Does a Source Water Protection Plan Really Cost $100,000?

Charleston Gazette
29 November 2014
By David Gutman, Staff writer

Tanks at the Freedom Industries site on the Elk River are torn down in July. A leak from the site entered West Virginia American Water’s treatment plant on the Elk River in January, contaminating water for about 300,000 West Virginians. Afterward, state lawmakers told most public water systems in the state to come up with source water protection plans, but the costs of those plans may determine if they actually happen. How much does it cost for a water system to study the hazards around it and make a plan for what to do in case of disaster?

The answer could make a difference as to whether state lawmakers follow through with their mandate that most public water systems in West Virginia have to make such a plan. And different groups have very different ideas about how much such plans cost.

In the wake of this year’s Kanawha Valley water crisis, the bill passed by the Legislature last spring - unanimously, after weeks of contentious debate - requires every public water system (excluding those that are not influenced by surface water) in the state to conduct such a plan.

Those water systems will have to complete their plans - called source water protection plans - by July 2016, unless the Legislature changes its mind.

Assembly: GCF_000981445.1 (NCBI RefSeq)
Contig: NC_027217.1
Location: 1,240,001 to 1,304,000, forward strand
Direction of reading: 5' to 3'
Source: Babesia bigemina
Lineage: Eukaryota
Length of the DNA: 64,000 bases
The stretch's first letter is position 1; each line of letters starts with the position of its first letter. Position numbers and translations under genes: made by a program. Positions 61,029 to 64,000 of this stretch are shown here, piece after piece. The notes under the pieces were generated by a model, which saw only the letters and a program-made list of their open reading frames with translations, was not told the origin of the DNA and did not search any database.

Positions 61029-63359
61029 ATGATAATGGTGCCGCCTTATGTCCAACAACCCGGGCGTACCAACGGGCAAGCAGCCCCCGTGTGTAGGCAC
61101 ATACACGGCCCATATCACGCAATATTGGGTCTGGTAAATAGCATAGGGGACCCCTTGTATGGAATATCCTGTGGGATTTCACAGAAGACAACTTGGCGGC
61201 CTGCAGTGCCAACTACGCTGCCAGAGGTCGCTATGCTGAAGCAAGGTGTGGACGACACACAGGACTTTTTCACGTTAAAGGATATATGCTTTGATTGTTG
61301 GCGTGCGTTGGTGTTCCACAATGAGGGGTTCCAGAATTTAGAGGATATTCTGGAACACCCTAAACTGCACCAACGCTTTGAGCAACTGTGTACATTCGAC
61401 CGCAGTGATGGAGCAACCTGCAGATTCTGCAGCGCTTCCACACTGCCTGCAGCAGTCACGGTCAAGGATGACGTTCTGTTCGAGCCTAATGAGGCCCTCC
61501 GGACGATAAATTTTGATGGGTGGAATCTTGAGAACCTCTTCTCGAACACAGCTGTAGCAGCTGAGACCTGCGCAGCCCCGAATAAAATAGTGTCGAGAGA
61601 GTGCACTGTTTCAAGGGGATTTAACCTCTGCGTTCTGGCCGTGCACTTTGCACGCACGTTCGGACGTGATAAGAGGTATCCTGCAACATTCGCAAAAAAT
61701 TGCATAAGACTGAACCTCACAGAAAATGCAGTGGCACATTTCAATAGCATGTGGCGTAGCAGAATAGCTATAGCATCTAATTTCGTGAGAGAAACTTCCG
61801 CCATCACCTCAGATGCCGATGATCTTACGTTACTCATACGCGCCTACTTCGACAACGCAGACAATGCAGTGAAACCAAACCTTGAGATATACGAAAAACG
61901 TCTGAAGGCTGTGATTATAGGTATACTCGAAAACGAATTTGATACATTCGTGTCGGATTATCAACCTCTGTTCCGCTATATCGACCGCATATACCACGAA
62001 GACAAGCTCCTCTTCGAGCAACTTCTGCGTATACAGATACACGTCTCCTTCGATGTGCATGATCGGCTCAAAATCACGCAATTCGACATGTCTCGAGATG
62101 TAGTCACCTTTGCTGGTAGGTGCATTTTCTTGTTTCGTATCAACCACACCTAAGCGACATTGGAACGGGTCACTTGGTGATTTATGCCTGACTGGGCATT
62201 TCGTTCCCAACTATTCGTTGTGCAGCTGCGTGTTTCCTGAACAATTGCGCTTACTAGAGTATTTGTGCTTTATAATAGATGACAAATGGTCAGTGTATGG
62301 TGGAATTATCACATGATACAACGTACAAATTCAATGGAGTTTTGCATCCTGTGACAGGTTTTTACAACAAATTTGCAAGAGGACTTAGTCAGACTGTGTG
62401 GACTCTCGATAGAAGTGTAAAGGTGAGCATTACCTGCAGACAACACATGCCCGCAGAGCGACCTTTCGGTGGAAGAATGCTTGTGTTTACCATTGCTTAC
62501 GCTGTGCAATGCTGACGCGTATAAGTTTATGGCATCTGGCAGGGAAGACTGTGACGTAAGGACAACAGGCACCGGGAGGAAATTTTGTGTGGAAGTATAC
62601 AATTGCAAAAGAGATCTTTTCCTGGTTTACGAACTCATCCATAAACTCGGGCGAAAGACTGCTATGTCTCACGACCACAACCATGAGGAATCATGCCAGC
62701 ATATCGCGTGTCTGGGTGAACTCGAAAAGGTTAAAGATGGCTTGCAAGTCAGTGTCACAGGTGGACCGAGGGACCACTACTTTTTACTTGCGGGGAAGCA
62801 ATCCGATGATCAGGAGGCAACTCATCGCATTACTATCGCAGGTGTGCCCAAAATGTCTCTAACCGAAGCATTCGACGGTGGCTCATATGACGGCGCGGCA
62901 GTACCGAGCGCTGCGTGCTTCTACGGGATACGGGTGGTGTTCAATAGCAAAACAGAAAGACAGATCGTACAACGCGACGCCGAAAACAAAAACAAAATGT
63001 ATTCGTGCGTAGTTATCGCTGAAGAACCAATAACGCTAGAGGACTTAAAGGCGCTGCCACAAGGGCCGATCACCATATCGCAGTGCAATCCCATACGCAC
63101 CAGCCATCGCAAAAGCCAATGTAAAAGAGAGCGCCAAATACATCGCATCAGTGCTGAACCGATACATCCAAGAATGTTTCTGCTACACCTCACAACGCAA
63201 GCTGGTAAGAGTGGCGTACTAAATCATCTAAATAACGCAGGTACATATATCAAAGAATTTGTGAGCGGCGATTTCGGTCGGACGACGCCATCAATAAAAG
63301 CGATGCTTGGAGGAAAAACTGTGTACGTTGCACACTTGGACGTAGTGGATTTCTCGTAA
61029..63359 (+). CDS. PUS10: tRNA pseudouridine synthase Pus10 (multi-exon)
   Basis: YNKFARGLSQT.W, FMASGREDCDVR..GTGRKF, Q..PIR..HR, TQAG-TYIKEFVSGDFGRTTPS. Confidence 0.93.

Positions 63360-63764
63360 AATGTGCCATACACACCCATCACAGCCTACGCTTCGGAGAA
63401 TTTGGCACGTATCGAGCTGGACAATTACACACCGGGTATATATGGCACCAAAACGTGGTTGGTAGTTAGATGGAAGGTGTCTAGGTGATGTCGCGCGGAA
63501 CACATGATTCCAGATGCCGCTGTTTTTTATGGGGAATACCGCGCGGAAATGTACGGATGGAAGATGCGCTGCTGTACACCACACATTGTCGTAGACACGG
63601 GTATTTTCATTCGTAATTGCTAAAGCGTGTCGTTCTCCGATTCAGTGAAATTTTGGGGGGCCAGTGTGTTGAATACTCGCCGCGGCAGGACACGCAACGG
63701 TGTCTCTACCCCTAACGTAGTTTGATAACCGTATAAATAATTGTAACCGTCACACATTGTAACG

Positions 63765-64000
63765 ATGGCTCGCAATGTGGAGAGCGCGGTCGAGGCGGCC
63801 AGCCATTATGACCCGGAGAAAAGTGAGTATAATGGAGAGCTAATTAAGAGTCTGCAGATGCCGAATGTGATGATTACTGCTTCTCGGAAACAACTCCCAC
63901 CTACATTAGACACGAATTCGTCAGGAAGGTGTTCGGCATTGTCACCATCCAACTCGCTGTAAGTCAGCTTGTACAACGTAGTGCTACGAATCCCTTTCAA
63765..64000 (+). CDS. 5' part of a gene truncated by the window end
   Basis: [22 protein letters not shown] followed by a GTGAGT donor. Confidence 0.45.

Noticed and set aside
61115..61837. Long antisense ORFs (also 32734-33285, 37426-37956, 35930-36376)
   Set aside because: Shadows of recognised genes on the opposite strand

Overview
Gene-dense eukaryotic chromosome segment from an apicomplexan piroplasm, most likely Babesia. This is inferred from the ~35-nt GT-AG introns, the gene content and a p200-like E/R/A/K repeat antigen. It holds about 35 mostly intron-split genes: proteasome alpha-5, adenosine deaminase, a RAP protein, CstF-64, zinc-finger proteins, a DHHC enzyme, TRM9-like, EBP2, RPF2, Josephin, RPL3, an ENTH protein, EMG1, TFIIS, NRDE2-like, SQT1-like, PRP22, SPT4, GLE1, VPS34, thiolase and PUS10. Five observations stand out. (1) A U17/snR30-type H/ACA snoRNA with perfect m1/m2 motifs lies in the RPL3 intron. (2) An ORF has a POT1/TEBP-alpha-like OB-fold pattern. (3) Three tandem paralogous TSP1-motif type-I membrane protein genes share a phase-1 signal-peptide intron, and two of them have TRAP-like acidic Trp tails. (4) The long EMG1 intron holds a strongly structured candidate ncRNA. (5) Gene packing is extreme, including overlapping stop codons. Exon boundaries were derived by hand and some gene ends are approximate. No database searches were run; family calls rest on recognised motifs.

And the more those plans cost - money that would either be passed on to ratepayers or, if it came from the state budget, taxpayers - the more likely the Legislature is to change its mind.

The new law - SB373 - set up a commission to study, among other things, how much the plans will cost.

When that commission reports back to the Legislature on Dec. 15, it is very likely to ask for a total of $12.2 million, over the next three budget years, for water utilities to complete their plans.

One of the commission’s sub-groups estimated that it will cost an average of $100,000 for each of the state’s 125 affected water utilities to complete their plans.

Amy Swann, the director of the West Virginia Rural Water Association and a registered lobbyist, chairs the group that came up with the cost estimate.

“We have three registered professional engineers as members of our committee,” Swann said at the commission’s last meeting. “So I personally feel very comfortable with the estimate that we’ve come up with.”